The lists, or list field, was the arena where a jousting event was held. More precisely, it was the roped-off enclosure where tournament fighting took place.  In the late medieval period, castles and palaces were augmented by purpose-built tiltyards as a venue for "jousting tournaments". Training for such activities included the use of special equipment, of which the best-known was the quintain.
The Chronicles of Froissart, written during the 1390s, and covering the period of 1327 to 1400, contain many details concerning jousting in this era. The combat was now expected to be non-lethal, and it was not necessary to incapacitate the opponent, who was expected to honourably yield to the dominant fighter. The combat was divided into rounds of three encounters with various weapons, of which the joust proper was one. During this time, the joust detached itself from the reality on the battlefield and became a chivalric sport. Knights would seek opportunities to duel opponents from the hostile camp for honour off the battlefield.
As an example, Froissart   records that, during a campaign in Beauce in the year 1380, a squire of the garrison of Toury castle named Gauvain Micaille (Michaille)—also mentioned in the Chronique du bon duc Loys de Bourbon as wounded in 1382 at Roosebeke, and again in 1386 in 1399 was in the service of the duke of Bourbon   —yelled out to the English,
Is there among you any gentleman who for the love of his lady is willing to try with me some feat of arms? If there should be any such, here I am, quite ready to sally forth completely armed and mounted, to tilt three courses with the lance, to give three blows with the battle axe, and three strokes with the dagger. Now look, you English, if there be none among you in love.
The challenge was answered by a squire named Joachim Cator, who said "I will deliver him from his vow: let him make haste and come out of the castle."
Micaille came to meet his opponent with attendants carrying three lances, three battle-axes, three swords and three daggers. The duel began with a joust, described as follows:
When they had taken their stations, they gave to each of them a spear, and the tilt began but neither of them struck the other, from the mettlesomeness of their horses. They hit the second onset, but it was by darting their spears. 
The meeting was then adjourned, and continued on the next day.
They met each other roughly with spears, and the French squire tilted much to the satisfaction of the earl: but the Englishman kept his spear too low, and at last struck it into the thigh of the Frenchman. The earl of Buckingham as well as the other lords were much enraged by this, and said it was tilting dishonorably but he excused himself, by declaring it as solely owing to the restiveness of his horse.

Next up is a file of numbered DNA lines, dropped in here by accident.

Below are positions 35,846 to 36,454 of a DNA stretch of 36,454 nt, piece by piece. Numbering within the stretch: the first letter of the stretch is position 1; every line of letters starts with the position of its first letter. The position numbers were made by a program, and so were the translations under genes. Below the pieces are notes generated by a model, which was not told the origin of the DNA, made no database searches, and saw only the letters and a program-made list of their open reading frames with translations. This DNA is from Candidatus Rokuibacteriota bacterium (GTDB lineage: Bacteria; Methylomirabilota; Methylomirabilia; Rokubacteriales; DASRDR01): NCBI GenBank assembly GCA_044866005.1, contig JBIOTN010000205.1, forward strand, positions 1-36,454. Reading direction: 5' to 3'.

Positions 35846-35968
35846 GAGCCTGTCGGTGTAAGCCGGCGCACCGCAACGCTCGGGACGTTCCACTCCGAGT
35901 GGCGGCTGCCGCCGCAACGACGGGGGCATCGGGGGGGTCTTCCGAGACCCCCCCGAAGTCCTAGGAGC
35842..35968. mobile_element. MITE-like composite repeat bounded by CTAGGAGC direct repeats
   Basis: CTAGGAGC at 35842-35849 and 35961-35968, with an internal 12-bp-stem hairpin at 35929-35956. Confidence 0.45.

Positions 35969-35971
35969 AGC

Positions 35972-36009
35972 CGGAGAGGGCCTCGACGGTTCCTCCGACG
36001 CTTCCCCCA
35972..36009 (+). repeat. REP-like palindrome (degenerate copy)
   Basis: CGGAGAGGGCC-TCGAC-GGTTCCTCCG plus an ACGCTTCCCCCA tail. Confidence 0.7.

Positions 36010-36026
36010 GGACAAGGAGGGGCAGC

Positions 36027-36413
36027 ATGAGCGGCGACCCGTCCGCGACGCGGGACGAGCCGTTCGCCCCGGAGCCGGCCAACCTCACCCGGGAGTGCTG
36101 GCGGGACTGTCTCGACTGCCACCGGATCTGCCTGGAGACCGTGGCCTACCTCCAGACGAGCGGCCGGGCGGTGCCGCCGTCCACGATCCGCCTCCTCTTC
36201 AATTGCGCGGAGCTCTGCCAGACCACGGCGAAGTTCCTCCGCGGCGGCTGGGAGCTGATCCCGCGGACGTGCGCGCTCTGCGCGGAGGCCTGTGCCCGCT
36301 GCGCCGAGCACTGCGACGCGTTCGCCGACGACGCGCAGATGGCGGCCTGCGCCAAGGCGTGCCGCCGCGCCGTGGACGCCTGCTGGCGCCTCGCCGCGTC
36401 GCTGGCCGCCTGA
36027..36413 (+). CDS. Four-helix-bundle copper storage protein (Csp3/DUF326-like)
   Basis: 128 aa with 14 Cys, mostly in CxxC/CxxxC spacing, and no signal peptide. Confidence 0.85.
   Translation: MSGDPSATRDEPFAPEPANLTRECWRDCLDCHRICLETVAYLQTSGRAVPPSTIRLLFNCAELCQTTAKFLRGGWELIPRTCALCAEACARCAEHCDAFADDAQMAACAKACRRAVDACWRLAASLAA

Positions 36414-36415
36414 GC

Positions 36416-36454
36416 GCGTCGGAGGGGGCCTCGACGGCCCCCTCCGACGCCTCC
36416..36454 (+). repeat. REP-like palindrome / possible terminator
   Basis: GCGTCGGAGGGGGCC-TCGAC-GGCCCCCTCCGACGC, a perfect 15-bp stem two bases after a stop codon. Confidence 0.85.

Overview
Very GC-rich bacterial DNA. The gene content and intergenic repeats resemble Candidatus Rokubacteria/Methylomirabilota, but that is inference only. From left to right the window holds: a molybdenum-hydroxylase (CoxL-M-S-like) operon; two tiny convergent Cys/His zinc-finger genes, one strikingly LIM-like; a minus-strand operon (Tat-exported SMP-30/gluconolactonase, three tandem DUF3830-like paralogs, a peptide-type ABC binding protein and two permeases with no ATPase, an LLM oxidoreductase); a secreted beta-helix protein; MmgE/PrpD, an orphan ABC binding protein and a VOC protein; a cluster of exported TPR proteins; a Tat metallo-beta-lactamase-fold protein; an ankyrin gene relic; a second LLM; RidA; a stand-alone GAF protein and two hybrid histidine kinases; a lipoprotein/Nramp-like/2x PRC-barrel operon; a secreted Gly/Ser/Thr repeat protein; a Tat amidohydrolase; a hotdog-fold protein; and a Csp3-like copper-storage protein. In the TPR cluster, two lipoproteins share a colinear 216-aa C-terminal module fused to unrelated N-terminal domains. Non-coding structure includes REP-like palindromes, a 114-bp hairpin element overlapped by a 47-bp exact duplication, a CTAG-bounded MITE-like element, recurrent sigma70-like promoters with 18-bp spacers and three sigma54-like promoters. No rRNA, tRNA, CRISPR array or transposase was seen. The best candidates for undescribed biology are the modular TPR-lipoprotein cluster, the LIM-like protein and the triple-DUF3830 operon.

In spite of the French squire's injury, the duel was continued with three thrusts with the sword. After this, the encounter was stopped because of the Micaille's loss of blood. He was given leave to rejoin his garrison with a reward of a hundred francs by the earl of Buckingham, who stated that he had acquitted himself much to his satisfaction.
Froissart describes a tournament at Cambray in 1385, held on the marriage of the Count d'Ostrevant to the daughter of Duke Philip of Burgundy. The tournament was held in the market-place of the town, and forty knights took part. The king jousted with a knight of Hainault, Sir John Destrenne, for the prize of a clasp of precious stones, taken off from the bosom of the Duchess of Burgundy it was won by Sir Destrenne, and formally presented by the Admiral of France and Sir Guy de la Trimouille.
A knightly duel in this period usually consisted in three courses of jousting, and three blows and strokes exchanged with battle-axes, swords, and daggers. This number tended to be extended towards the end of the century, until the most common number was five, as in the duel between Sir Thomas Harpenden and Messire Jean des Barres, at Montereau sur Yonne in 1387 (cinq lances a cheval, cinq coups d'épée, cinq coups de dague et cinq coups de hache). Later could be as high as ten or even twelve. In the 1387 encounter, the first four courses of the joust were run without decisive outcome, but in the fifth Sir Thomas was unhorsed and lost consciousness. He was revived, however, and all the strokes and blows could be duly exchanged, without any further injury.